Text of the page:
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White-Tailed Eagles

Cumbria's Coast

White-Tailed Eagles

White-Tailed Eagles in Cumbria

White-tailed Eagles are the largest native bird of prey in the United Kingdom. Adults can have a wingspan of up to 2.5 meters. They are opportunistic predators and scavengers feeding predominantly on waterbirds, medium to large fish species, mammals such as rabbits and hares and carrion.

White-tailed eagles were once widespread in Great Britain but declined in numbers due to agricultural changes and then became extinct in 1916 through human persecution. white-tailed eagles were once found in Cumbria in abundance, with the last recorded breeding attempt near Haweswater in 1787.

Legal changes and changes in the perception of birds of prey has led to an increase in its populations across the palearctic, but not yet in Great Britain, with all adult birds restricted to breeding on the Scottish mainland and offshore islands.

Initial Exploratory Report

Led by a team of academics at the University of Cumbria, we have contributed alongside the Wildland Research Institute and AECOM to an initial assessment of the feasibility of returning white-tailed eagles to the Cumbria Coast. The results of this initial assessment suggest that there is plentiful habitat available for white-tailed eagles in potential release areas and that such a project would be likely to be ecologically feasible. Cumbria is a location of strategic importance for white-tailed eagles, sitting between Scottish, Irish and Southern England populations which have already been reintroduced, and acting as a potential connection between each of them.

This report was commissioned by Natural England as a first step toward exploring the possibility of returning white-tailed eagles to Cumbria in pursuit of the Local Nature Recovery Strategy and national objectives for nature recovery.


White-tailed Eagle Pre-feasibility Report

White-tailed Eagle Pre-feasibility Report

Proposed Feasibility Study and Local Social Consultation

We are now hoping to proceed with carrying out a full feasibility assessment for the reintroduction of white-tailed eagles to Cumbria, subject to obtaining funding to do so.

This assessment will consider all relevant aspects of feasibility of such a reintroduction, including ecological, social, legal and economic feasibility. It will be carried out in accordance with the IUCN Guidelines on species reintroductions and other conservation translocations and with DEFRA’s new Code of Good Practice Guidance for Reintroductions and Conservation translocations in England. This will include answering some further questions about the ecological suitability of Cumbria for white-tailed eagles and extensive engagement with stakeholders in the local area to ensure that any potential future release would meet the needs of local people as well as local wildlife.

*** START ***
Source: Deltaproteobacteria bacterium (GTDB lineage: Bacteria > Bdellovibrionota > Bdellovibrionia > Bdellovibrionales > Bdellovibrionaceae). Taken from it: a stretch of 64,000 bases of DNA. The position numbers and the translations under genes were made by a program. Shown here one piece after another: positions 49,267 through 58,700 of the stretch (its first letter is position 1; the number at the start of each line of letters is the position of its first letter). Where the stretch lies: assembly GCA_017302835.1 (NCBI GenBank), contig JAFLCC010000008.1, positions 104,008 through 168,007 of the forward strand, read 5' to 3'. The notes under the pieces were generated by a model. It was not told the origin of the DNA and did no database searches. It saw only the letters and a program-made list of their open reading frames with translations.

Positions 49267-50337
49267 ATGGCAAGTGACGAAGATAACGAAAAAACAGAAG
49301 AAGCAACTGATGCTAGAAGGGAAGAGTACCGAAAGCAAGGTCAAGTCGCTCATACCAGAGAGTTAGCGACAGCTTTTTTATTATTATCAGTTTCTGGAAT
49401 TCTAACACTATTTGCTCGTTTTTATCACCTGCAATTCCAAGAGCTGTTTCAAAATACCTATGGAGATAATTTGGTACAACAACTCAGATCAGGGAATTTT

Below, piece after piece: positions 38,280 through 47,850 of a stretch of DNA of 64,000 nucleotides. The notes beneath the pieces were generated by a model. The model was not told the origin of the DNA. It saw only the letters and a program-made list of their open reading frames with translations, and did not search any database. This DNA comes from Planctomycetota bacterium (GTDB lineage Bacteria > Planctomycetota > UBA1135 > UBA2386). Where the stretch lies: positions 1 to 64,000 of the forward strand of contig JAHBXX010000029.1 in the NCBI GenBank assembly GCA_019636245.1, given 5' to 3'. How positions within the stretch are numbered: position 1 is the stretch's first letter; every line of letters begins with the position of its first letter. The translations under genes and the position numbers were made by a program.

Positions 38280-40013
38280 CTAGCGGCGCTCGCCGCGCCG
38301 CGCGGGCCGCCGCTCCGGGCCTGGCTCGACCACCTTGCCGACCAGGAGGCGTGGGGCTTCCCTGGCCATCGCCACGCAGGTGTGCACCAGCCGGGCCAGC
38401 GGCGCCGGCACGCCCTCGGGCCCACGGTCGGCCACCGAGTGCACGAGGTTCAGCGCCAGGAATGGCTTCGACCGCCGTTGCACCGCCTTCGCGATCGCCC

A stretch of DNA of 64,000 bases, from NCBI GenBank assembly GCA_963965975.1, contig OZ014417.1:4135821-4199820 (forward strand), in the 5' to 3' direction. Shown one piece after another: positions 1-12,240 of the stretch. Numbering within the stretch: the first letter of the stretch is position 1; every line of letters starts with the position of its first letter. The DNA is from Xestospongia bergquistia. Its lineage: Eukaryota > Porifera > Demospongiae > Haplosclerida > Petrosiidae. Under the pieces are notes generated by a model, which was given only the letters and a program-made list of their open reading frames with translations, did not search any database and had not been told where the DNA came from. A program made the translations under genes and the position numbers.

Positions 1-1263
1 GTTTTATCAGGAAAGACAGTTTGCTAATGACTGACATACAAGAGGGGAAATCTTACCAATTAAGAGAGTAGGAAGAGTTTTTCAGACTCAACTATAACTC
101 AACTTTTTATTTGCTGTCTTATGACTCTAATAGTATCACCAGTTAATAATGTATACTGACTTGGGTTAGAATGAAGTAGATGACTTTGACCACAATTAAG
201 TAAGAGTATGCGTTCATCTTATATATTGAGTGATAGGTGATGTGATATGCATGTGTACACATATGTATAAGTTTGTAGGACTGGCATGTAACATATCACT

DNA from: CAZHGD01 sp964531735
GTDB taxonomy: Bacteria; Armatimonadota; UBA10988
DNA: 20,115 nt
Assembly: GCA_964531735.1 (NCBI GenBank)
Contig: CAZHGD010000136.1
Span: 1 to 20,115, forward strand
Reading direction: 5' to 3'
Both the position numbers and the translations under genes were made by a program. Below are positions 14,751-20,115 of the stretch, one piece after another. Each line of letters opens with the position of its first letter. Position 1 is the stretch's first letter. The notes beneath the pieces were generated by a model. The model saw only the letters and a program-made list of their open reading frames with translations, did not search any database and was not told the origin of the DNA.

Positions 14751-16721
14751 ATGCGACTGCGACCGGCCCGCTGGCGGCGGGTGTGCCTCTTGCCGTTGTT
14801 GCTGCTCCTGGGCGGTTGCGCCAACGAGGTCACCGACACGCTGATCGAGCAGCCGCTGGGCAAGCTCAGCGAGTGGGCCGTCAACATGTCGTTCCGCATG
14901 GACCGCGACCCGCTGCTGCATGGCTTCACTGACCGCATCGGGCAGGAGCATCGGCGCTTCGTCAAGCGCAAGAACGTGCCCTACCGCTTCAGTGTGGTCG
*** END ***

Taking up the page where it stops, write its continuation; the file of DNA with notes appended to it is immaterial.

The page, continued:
The work will draw conclusions based on the evidence in relation to all key aspects of reintroduction feasibility, including identifying any current barriers to the feasibility of reintroducing white-tailed eagles to Cumbria and making recommendations as to next steps for further investigation, if appropriate.

We expect that this process will take around 18 months once it commences, although that does not necessarily mean that we would seek permission to release white-tailed eagles in Cumbria after that time has passed. Whether we proceed toward releases depends entirely upon the outcomes of the proposed study.

Reintroducing lost species to suitable habitat can have benefits for both biodiversity and nature-based tourism in the area. However, the reintroduction of any species needs to be carefully managed and done in accordance with international guidelines on reintroductions, to ensure that the project works for local wildlife and for local people. These are some of the questions which our feasibility study will seek to address.

Public Surveys on White-Tailed Eagles

Mark Jenkinson, MP for Workington, recently published an online survey regarding white-tailed eagles and some information regarding our work to date. We will be very interested to see the results of this survey, but it is not a part of the formal local stakeholder consultation work mentioned above. Even if the results show broad support in the constituency of Workington or more widely, we would not be moving forward to seek permission for releases without conducting the work described above. The project would provide opportunity for the local communities and stakeholders across Cumbria to find out more, ask questions and express opinions in a structured consultation process.

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